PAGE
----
Characterization of corrosive bacterial consortia isolated from petroleum-product-transporting pipelines

Hdl Handle:
http://hdl.handle.net/10149/95321
Title:
Characterization of corrosive bacterial consortia isolated from petroleum-product-transporting pipelines
Authors:
Rajasekar, A. (Aruliah); Anandkumar, B. (Balakrishnan); Maruthamuthu, S. (Sundaram); Ting, Y-P. (Yen-Peng); Rahman, P. K. S. M. (Pattanathu)
Affiliation:
University of Teesside. Technology Futures Institute
Citation:
Rajasekar, A. et al. (2010) 'Characterization of corrosive bacterial consortia isolated from petroleum-product-transporting pipelines', Applied Microbiology and Biotechnology, 85 (4), pp.1175-1188.
Publisher:
Springer Verlag
Journal:
Applied Microbiology and Biotechnology
Issue Date:
Jan-2010
URI:
http://hdl.handle.net/10149/95321
DOI:
10.1007/s00253-009-2289-9
Abstract:
Microbiologically influenced corrosion is a problem commonly encountered in facilities in the oil and gas industries. The present study describes bacterial enumeration and identification in diesel and naphtha pipelines located in the northwest and southwest region in India, using traditional cultivation technique and 16S rDNA gene sequencing. Phylogenetic analysis of 16S rRNA sequences of the isolates was carried out, and the samples obtained from the diesel and naphtha-transporting pipelines showed the occurrence of 11 bacterial species namely Serratia marcescens ACE2, Bacillus subtilis AR12, Bacillus cereus ACE4, Pseudomonas aeruginosa AI1, Klebsiella oxytoca ACP, Pseudomonas stutzeri AP2, Bacillus litoralis AN1, Bacillus sp., Bacillus pumilus AR2, Bacillus carboniphilus AR3, and Bacillus megaterium AR4. Sulfate-reducing bacteria were not detected in samples from both pipelines. The dominant bacterial species identified in the petroleum pipeline samples were B. cereus and S. marcescens in the diesel and naphtha pipelines, respectively. Therefore, several types of bacteria may be involved in biocorrosion arising from natural biofilms that develop in industrial facilities. In addition, localized (pitting) corrosion of the pipeline steel in the presence of the consortia was observed by scanning electron microscopy analysis. The potential role of each species in biofilm formation and steel corrosion is discussed.
Type:
Article
Language:
en
Keywords:
16S rDNA analysis; bacterial community; carbon steel API 5 L-X60; microbiologically influenced corrosion; petroleum product pipeline
ISSN:
0175-7598; 1432-0614
Rights:
Author can archive post-print (ie final draft post-refereeing). For full details see http://www.sherpa.ac.uk/romeo/ [Accessed 31/03/2010]

Full metadata record

DC FieldValue Language
dc.contributor.authorRajasekar, A. (Aruliah)en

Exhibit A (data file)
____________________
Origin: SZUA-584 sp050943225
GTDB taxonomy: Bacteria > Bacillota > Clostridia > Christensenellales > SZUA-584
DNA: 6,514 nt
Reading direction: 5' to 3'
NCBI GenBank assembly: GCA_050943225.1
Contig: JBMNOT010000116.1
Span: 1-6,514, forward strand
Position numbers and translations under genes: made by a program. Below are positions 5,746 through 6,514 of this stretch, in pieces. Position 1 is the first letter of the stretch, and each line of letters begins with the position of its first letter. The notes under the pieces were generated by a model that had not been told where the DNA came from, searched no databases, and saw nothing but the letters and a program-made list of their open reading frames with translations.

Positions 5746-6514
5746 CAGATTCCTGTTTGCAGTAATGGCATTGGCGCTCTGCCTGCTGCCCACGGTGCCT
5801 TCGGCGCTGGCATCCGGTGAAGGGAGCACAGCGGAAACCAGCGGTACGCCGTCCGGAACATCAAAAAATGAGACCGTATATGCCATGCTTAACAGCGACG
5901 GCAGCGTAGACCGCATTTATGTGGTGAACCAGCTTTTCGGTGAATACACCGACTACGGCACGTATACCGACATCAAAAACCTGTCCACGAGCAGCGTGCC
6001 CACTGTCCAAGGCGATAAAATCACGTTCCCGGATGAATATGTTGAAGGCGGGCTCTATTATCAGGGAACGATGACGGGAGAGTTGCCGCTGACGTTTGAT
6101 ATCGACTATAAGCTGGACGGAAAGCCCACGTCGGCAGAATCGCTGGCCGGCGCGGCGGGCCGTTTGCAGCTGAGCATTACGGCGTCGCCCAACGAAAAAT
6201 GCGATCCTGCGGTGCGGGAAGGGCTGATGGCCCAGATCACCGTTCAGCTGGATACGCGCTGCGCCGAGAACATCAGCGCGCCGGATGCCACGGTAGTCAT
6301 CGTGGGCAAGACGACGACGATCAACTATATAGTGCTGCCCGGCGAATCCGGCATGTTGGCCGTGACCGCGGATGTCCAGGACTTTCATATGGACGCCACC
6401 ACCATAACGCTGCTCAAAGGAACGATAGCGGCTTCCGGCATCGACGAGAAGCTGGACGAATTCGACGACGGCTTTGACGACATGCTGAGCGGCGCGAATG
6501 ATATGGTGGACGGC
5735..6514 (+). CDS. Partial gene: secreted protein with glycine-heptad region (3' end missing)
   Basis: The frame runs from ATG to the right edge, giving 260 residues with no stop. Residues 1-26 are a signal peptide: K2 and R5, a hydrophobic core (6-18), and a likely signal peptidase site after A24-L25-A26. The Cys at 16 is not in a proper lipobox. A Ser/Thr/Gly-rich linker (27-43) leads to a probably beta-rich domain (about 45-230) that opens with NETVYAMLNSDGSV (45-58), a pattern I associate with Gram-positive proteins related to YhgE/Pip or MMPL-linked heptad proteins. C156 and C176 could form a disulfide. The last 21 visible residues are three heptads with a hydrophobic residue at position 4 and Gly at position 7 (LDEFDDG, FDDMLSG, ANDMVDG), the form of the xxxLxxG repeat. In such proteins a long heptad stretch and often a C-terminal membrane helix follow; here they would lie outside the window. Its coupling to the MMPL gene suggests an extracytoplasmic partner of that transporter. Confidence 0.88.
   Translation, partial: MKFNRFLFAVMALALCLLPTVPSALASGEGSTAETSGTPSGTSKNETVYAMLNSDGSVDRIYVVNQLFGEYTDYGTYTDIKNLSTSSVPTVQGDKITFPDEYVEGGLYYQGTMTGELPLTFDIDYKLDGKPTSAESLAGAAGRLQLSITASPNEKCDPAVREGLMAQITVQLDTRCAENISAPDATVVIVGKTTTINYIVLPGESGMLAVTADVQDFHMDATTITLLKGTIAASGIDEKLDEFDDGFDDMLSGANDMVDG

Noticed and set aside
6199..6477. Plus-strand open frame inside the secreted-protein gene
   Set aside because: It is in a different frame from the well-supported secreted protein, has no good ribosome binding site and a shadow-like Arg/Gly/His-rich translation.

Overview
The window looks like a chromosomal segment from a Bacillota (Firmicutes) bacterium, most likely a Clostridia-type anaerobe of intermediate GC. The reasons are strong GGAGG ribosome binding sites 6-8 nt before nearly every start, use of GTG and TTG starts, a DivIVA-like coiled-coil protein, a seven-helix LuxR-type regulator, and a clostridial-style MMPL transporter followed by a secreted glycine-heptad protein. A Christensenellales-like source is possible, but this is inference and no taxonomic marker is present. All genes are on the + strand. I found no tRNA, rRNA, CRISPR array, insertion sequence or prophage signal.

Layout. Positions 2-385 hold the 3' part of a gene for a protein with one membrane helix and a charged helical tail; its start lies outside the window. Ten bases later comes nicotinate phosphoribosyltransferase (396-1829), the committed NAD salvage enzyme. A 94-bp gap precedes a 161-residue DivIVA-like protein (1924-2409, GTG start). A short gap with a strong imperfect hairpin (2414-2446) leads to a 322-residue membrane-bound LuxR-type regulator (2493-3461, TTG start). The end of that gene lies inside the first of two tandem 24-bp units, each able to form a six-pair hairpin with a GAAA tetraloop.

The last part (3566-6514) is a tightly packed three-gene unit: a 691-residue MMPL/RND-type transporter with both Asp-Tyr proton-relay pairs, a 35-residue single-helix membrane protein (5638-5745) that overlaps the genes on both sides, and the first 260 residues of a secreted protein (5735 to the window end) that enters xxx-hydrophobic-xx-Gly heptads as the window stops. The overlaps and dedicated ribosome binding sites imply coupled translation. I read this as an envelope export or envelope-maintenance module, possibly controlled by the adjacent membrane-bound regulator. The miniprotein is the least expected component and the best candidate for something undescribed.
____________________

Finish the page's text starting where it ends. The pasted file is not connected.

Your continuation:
dc.contributor.authorAnandkumar, B. (Balakrishnan)en
dc.contributor.authorMaruthamuthu, S. (Sundaram)en
dc.contributor.authorTing, Y-P. (Yen-Peng)en
dc.contributor.authorRahman, P. K. S. M. (Pattanathu)en
dc.date.accessioned2010-03-31T10:25:19Zen
dc.date.available2010-03-31T10:25:19Zen
dc.date.issued2010-01en
dc.identifier.citationApplied Microbiology and Biotechnology; 85 (4): 1175-1188en
dc.identifier.issn0175-7598en
dc.identifier.issn1432-0614en
dc.identifier.doi10.1007/s00253-009-2289-9en
dc.identifier.urihttp://hdl.handle.net/10149/95321en
dc.description.abstractMicrobiologically influenced corrosion is a problem commonly encountered in facilities in the oil and gas industries. The present study describes bacterial enumeration and identification in diesel and naphtha pipelines located in the northwest and southwest region in India, using traditional cultivation technique and 16S rDNA gene sequencing. Phylogenetic analysis of 16S rRNA sequences of the isolates was carried out, and the samples obtained from the diesel and naphtha-transporting pipelines showed the occurrence of 11 bacterial species namely Serratia marcescens ACE2, Bacillus subtilis AR12, Bacillus cereus ACE4, Pseudomonas aeruginosa AI1, Klebsiella oxytoca ACP, Pseudomonas stutzeri AP2, Bacillus litoralis AN1, Bacillus sp., Bacillus pumilus AR2, Bacillus carboniphilus AR3, and Bacillus megaterium AR4. Sulfate-reducing bacteria were not detected in samples from both pipelines. The dominant bacterial species identified in the petroleum pipeline samples were B. cereus and S. marcescens in the diesel and naphtha pipelines, respectively. Therefore, several types of bacteria may be involved in biocorrosion arising from natural biofilms that develop in industrial facilities. In addition, localized (pitting) corrosion of the pipeline steel in the presence of the consortia was observed by scanning electron microscopy analysis. The potential role of each species in biofilm formation and steel corrosion is discussed.en
dc.language.isoenen
dc.publisherSpringer Verlagen
dc.rightsAuthor can archive post-print (ie final draft post-refereeing). For full details see http://www.sherpa.ac.uk/romeo/ [Accessed 31/03/2010]en
dc.subject16S rDNA analysisen
dc.subjectbacterial communityen
dc.subjectcarbon steel API 5 L-X60en
dc.subjectmicrobiologically influenced corrosionen
dc.subjectpetroleum product pipelineen
dc.titleCharacterization of corrosive bacterial consortia isolated from petroleum-product-transporting pipelinesen
dc.typeArticleen
dc.contributor.departmentUniversity of Teesside. Technology Futures Instituteen
dc.identifier.journalApplied Microbiology and Biotechnologyen
or.citation.harvardRajasekar, A. et al. (2010) 'Characterization of corrosive bacterial consortia isolated from petroleum-product-transporting pipelines', Applied Microbiology and Biotechnology, 85 (4), pp.1175-1188.en
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